According to Article 140 bis, if a consumer is willing to benefit from the court's decision, he or she is required to join the class and file the relevant documentation supporting his or her position (e.g., the invoices or tickets proving he or she bought a certain item), listing the factual elements and legal grounds on which his or her claim is based. Nonetheless, joining the class does not imply that the party will directly participate in the proceedings, and, for this reason, he or she is not required to be assisted by a lawyer.

A consumer may also decide not to opt in. In this case, he or she will be allowed to file a separate individual action. Furthermore, if he or she joins the class and then the lead plaintiff decides to bargain a settlement with the defendant, he or she can refuse to be bound by it and regain his or her individual power to sue.

As to overseas claimants, nothing in Italian law prevents them from joining the action, pursuant to the same provisions applicable to Italian and EU consumers.

iii Procedural rules

Class action lawsuits fall under the jurisdiction of the court located in the main city of the region where the company is based (with some exceptions) and are handled by a panel of three judges of the tribunal, no matter what the value of any single (or aggregated) claim.

At the end of the first hearing, the court rules on the admissibility of the lawsuit. In particular, the lawsuit shall be declared inadmissible if:

  1. it is prima facie clearly groundless;
  2. there is a conflict of interest;
  3. the judge believes that the individual rights indicated in the class action are not homogeneous; or
  4. the proponent does not appear to be capable of properly protecting the interests of the relevant class.

In the past, this has proved to be a crucial stage of the class action and most actions were rejected at that moment, particularly on the point of homogeneity, as opposed to the identity of positions of the consumer plaintiffs. The purpose of the first reform of 2012 was just to make it easier for the class actions to be admitted, but this is still a serious hurdle to overcome.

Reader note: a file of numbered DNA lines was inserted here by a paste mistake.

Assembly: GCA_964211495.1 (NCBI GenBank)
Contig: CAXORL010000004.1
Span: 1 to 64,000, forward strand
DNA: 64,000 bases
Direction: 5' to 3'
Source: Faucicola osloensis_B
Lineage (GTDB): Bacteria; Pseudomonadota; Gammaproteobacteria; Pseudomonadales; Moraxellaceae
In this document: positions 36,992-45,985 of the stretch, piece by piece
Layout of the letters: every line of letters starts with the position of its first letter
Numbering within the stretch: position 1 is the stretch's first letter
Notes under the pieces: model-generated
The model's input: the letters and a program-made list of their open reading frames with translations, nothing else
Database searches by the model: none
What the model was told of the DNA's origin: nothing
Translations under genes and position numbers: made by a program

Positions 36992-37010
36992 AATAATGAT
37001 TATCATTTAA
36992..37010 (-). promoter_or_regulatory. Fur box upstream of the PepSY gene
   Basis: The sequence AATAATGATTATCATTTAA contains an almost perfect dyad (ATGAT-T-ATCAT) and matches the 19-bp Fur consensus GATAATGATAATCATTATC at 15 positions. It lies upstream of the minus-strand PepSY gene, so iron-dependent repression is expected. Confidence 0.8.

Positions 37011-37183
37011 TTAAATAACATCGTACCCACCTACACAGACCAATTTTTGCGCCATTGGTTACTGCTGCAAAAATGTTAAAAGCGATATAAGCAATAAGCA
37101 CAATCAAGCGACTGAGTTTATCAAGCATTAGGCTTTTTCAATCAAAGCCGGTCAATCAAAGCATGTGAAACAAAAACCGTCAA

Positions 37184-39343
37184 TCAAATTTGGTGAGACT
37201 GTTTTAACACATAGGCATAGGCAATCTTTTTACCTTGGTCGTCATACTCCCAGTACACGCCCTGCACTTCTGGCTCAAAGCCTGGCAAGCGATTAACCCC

In that respect, two main positions have been taken by the Italian courts. The first, stricter one, maintained by the Court of Milan by the decision issued on 8 November 2013, stated that only the breaches caused by a single event may be considered 'homogeneous' for the purposes of the Class Action Law. In contrast, the Court of Venice (decision issued on 12 January 2016) interpreted the concept of homogeneity as a mere similarity; this means that the class can be considered as homogeneous on condition that the damages are caused by the same behaviour, even if this is not (necessarily) the same event that actually caused all the breaches. Clearly, the interpretation of the Court of Milan implies a substantial limitation of the applicability of the class action. That said, even in the lack of precedents of the Court of Cassation (see below), it seems that the interpretation of the Court of Venice may prevail, as the recent decision of the Court of Milan in the Samsung case declared the admissibility of the class on the assumption of the homogeneity of the behaviours.